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Brief learning induces a memory bias for arousing-negative words: An fMRI study in high and low trait anxious persons

By Annuschka Salima Eden, Annuschka Salima Eden, Vera eDehmelt, Vera eDehmelt, Matthias eBischoff, Pienie eZwitserlood, Harald eKugel, Kati eKeuper, Peter eZwanzger and Christian eDobel and Christian eDobel and Christian eDobel


Persons suffering from anxiety disorders display facilitated processing of arousing and negative stimuli, such as negative words. This memory bias is reflected in better recall and increased amygdala activity in response to such stimuli. However, individual learning histories were not considered in most studies, a concern that we meet here. Thirty-four female persons (half with high-, half with low trait anxiety) participated in a criterion-based associative word-learning paradigm, in which neutral pseudowords were paired with aversive or neutral pictures, which should lead to a valence change for the negatively paired pseudowords. After learning, pseudowords were tested with fMRI to investigate differential brain activation of the amygdala evoked by the newly acquired valence. Explicit and implicit memory was assessed directly after training and in three follow-ups at four-day intervals. The behavioral results demonstrate that associative word-learning leads to an explicit (but no implicit) memory bias for negatively linked pseudowords, relative to neutral ones, which confirms earlier studies. Bilateral amygdala activation underlines the behavioral effect: Higher trait anxiety is correlated with stronger amygdala activation for negatively linked pseudowords than for neutrally linked ones. Most interestingly, this effect is also present for negatively paired pseudowords that participants could not remember well. Moreover, neutrally paired pseudowords evoked higher amygdala reactivity than completely novel ones in highly anxious persons, which can be taken as evidence for generalization. These findings demonstrate that few word-learning trials generate a memory bias for emotional stimuli, indexed both behaviorally and neurophysiologically. Importantly, the typical memory bias for emotional stimuli and the generalization to neutral ones is larger in high anxious persons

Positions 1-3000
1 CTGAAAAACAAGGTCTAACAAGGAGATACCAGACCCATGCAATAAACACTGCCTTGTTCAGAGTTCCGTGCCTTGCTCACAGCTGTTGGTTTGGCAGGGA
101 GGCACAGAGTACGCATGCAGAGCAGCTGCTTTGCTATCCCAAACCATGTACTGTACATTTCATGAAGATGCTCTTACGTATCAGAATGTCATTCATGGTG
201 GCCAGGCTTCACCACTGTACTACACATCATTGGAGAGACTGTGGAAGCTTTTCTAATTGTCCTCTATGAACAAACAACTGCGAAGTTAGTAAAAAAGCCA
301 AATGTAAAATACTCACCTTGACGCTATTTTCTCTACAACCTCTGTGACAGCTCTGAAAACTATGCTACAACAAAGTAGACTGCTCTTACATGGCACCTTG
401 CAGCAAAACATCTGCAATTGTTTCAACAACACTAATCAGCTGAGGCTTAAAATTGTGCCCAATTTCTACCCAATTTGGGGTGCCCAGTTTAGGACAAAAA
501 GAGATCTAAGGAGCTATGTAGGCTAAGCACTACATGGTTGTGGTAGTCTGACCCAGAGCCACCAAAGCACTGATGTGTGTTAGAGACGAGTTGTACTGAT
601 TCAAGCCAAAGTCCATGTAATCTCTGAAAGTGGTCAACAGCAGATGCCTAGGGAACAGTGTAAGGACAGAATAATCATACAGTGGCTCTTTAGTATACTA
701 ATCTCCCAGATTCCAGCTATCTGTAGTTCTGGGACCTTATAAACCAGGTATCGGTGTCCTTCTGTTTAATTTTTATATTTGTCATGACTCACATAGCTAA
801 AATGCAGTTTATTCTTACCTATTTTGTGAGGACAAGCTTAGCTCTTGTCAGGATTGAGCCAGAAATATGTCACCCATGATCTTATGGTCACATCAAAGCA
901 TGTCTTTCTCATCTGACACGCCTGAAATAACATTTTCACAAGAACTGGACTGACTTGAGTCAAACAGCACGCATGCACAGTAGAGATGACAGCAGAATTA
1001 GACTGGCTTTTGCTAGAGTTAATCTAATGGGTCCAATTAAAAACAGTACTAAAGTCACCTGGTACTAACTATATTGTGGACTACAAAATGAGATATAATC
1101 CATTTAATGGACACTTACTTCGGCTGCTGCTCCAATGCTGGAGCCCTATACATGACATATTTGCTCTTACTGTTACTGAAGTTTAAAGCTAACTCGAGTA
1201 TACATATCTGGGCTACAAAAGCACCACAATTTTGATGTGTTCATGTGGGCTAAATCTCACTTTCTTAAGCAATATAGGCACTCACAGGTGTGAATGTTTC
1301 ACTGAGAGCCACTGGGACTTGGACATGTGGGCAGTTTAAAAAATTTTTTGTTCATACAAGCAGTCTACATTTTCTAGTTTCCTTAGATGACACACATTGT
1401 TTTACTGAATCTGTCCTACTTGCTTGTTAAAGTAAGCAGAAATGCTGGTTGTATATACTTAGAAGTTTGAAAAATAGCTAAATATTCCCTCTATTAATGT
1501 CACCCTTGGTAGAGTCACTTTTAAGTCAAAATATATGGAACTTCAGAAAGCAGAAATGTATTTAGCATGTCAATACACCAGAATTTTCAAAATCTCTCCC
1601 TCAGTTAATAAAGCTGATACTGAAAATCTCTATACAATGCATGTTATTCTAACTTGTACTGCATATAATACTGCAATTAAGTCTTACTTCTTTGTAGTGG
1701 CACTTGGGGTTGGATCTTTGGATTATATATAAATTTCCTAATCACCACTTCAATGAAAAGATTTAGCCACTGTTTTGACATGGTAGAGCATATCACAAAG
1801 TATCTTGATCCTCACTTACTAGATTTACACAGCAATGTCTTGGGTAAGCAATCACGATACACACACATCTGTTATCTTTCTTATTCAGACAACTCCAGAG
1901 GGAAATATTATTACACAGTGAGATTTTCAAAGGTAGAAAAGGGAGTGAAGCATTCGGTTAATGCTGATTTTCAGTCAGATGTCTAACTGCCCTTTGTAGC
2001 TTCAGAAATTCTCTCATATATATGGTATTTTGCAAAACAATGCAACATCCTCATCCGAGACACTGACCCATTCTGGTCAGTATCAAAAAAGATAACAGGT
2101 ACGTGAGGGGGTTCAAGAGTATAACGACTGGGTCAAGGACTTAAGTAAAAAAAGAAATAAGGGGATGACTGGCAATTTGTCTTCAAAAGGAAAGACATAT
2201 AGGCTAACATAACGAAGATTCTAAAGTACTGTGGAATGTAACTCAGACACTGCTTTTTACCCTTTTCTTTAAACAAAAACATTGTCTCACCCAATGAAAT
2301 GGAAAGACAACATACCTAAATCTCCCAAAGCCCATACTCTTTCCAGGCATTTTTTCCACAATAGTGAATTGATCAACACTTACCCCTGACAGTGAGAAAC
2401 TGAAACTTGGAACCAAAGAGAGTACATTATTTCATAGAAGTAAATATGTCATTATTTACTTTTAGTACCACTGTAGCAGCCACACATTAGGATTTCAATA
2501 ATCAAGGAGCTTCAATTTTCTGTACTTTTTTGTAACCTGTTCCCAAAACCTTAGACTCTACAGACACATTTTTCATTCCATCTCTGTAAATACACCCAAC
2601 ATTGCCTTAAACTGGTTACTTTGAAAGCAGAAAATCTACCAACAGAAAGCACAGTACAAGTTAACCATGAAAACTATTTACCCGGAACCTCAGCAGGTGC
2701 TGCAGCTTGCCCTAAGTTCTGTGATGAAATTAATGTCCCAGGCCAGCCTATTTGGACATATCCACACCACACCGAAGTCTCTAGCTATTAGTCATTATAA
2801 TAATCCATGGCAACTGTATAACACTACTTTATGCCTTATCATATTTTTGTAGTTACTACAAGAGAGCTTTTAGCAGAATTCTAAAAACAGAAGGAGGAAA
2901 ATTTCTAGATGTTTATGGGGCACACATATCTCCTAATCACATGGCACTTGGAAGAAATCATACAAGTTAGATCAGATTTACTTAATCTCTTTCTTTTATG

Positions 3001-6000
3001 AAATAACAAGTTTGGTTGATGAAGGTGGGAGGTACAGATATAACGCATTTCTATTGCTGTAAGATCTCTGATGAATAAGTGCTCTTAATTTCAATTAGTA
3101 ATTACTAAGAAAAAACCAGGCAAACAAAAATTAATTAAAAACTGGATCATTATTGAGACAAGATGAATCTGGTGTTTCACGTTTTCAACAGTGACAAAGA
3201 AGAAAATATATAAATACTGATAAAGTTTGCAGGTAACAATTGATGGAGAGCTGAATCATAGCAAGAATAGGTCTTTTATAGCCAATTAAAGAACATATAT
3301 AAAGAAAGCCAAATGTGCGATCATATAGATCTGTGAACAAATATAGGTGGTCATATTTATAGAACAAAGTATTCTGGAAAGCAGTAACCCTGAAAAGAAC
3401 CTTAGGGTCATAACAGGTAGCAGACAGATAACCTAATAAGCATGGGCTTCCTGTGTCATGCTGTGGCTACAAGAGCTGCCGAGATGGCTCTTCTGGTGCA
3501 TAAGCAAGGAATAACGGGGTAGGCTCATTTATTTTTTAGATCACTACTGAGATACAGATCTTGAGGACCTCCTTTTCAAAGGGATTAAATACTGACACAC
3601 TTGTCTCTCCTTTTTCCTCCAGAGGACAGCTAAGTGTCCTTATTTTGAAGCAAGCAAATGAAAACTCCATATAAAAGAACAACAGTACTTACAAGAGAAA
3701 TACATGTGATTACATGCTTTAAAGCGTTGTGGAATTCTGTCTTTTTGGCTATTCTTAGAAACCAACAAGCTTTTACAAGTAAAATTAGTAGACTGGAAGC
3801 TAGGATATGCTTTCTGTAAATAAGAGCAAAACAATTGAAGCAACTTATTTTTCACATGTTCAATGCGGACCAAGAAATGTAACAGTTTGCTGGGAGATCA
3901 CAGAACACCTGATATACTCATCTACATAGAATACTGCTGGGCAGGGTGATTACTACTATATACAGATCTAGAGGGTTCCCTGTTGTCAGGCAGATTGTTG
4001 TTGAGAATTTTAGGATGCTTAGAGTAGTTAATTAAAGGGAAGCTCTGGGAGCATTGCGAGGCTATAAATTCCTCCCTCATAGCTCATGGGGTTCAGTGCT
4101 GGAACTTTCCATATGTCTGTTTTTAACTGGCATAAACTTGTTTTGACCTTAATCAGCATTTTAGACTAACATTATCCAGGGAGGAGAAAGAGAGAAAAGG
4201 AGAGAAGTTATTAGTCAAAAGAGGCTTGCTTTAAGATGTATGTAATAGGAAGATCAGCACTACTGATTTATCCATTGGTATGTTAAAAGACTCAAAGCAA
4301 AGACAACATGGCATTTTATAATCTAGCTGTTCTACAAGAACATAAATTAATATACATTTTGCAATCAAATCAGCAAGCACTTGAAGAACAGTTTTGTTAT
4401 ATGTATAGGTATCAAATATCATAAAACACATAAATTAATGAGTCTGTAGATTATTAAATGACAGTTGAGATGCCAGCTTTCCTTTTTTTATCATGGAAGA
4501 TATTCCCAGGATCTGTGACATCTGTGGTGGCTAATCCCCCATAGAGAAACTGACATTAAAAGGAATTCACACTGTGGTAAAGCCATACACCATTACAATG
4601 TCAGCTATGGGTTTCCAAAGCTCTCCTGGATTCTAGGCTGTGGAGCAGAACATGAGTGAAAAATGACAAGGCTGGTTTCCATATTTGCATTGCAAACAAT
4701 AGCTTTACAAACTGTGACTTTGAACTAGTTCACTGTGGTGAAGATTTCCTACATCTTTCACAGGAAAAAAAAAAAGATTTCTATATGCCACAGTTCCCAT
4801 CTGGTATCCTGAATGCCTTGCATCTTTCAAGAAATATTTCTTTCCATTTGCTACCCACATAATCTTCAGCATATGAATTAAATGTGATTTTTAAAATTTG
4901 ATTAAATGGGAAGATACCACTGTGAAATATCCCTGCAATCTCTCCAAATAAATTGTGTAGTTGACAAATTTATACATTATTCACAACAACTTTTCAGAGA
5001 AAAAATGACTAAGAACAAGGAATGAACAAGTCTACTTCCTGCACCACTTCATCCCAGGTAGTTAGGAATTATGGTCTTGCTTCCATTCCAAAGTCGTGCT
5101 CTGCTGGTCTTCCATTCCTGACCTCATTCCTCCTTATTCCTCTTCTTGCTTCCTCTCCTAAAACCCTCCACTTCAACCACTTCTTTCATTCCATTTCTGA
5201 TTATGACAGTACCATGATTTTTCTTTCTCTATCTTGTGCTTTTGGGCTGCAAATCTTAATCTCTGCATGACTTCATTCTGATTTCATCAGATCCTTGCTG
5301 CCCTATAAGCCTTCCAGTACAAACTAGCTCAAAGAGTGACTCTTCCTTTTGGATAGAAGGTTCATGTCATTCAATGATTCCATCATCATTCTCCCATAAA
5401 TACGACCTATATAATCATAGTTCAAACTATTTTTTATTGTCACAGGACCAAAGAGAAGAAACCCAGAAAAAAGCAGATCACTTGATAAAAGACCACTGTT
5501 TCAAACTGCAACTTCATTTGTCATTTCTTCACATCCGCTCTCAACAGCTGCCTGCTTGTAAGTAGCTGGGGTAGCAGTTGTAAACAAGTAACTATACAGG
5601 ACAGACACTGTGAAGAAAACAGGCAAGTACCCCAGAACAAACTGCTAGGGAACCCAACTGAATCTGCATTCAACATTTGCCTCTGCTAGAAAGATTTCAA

Topics: Amygdala, Emotions, fMRI, Memory bias, trait anxiety, statistical word-learning, Psychology, BF1-990
Publisher: Frontiers Media S.A.
Year: 2015
DOI identifier: 10.3389/fpsyg.2015.01226
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